2005: In the Wake of Hurricane Katrina
The devastation from Hurricane Katrina to the city of New Orleans in August of 2005 stirred educators and researchers from across the country to consider the implications for the region’s schools. Education Week published a number of Commentaries that reflected a range of national and local concerns that continue to resonate 10 years later. Excerpts from these essays illustrate the authors' perspectives.
"We have been pretending since 1965 that the little bit of federal aid provided for disadvantaged children can overcome the historic legacies of racial discrimination and poverty.
We can’t pretend any more—the hurricanes washed that pretense away."
—Rachel B. Tompkins, Nov. 16, 2005, "Disaster Equity: Keeping Rural Schools and Communities in the Picture as Rebuilding Begins"
"The government cannot appear to be compassionate, and yet adhere to a rigid policy of standardizing education. Compassion is personal. Standardization is not."
—Elaine M. Garan, Nov. 9, 2005, "Will Katrina Topple the No Child Left Behind Law?"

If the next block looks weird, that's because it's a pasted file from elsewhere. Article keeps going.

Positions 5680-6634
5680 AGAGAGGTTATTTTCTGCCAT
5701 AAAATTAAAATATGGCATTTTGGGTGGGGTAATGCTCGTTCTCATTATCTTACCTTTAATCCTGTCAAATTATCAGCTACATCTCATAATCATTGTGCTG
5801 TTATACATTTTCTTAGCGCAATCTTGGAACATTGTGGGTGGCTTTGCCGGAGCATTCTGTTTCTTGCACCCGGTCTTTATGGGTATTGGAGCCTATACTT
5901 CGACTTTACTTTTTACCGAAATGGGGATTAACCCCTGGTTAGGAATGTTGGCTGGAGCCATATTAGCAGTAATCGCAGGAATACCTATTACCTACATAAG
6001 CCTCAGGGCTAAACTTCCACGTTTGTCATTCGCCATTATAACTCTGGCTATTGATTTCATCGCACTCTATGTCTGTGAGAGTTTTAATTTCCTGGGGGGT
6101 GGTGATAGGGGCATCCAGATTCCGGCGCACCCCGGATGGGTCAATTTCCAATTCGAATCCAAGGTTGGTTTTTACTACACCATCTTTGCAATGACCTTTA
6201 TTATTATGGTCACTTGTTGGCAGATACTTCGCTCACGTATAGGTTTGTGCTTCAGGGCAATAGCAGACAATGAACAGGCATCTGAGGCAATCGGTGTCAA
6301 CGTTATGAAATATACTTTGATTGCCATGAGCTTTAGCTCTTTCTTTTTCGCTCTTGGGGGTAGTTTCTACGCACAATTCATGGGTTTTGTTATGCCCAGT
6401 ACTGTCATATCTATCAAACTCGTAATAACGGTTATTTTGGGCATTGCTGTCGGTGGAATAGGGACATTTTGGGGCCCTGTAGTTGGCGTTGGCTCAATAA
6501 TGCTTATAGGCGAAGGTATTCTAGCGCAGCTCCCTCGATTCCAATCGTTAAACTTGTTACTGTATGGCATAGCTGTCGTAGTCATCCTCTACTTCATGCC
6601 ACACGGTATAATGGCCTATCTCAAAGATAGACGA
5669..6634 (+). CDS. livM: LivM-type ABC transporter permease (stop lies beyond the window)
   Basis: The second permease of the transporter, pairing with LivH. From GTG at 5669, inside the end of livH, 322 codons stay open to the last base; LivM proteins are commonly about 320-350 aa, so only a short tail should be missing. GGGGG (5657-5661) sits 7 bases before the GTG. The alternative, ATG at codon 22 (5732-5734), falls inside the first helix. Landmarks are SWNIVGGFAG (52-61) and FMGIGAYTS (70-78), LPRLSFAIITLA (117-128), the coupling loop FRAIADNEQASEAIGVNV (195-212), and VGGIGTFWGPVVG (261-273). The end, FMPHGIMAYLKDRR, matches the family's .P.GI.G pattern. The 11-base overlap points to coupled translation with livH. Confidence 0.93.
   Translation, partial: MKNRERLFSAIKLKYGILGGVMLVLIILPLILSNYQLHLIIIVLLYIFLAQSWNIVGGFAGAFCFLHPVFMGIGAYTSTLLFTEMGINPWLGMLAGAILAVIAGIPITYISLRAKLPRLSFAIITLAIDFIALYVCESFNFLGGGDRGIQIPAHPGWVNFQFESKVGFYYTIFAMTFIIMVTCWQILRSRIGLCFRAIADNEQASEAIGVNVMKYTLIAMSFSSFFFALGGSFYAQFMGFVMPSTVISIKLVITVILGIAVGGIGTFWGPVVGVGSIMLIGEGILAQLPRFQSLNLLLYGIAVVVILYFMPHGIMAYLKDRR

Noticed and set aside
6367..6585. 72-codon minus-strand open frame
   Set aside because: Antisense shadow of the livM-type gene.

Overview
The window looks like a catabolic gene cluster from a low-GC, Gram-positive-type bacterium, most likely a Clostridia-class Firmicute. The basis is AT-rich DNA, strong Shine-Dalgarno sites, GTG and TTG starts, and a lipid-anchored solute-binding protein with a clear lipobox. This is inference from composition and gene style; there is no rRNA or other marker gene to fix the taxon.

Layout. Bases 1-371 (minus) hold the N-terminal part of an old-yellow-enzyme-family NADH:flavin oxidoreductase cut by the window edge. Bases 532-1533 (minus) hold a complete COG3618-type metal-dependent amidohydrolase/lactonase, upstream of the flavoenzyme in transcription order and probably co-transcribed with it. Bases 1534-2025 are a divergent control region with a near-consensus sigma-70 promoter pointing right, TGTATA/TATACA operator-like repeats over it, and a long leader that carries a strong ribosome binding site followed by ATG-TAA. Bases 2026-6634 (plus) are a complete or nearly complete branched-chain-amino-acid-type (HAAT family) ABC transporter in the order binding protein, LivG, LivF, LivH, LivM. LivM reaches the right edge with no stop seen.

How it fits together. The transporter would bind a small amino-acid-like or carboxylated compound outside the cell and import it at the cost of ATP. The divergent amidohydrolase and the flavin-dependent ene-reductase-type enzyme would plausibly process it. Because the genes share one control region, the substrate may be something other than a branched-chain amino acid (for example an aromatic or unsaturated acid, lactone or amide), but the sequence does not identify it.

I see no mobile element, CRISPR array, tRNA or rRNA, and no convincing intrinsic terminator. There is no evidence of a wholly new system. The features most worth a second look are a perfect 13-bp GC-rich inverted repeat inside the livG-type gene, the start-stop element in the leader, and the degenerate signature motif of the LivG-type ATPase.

"Intensive academic learning will need to take a back seat to recovery for some students for some time."
—William Pfohl & Howard Adelman, Oct. 5, 2005, "Weathering the Storm: After the Gulf Coast Hurricanes, Children’s Mental Health Must Be a Top Priority"
"American school planners will be as close as they have ever come to a 'green field' opportunity: A large public education system will need to be built from scratch."
—Paul T. Hill, Sept. 20, 2005, "Re-Creating Public Education in New Orleans
"[W]hat separates this state from others that face similar challenges is its guts and its understanding that small changes just aren’t enough."
—Kati Haycock, Sept. 14, 2005, "Don’t Count Them Out: Louisiana’s Schools Will Come Back—Again"
Vol. 35, Issue 01, Page 45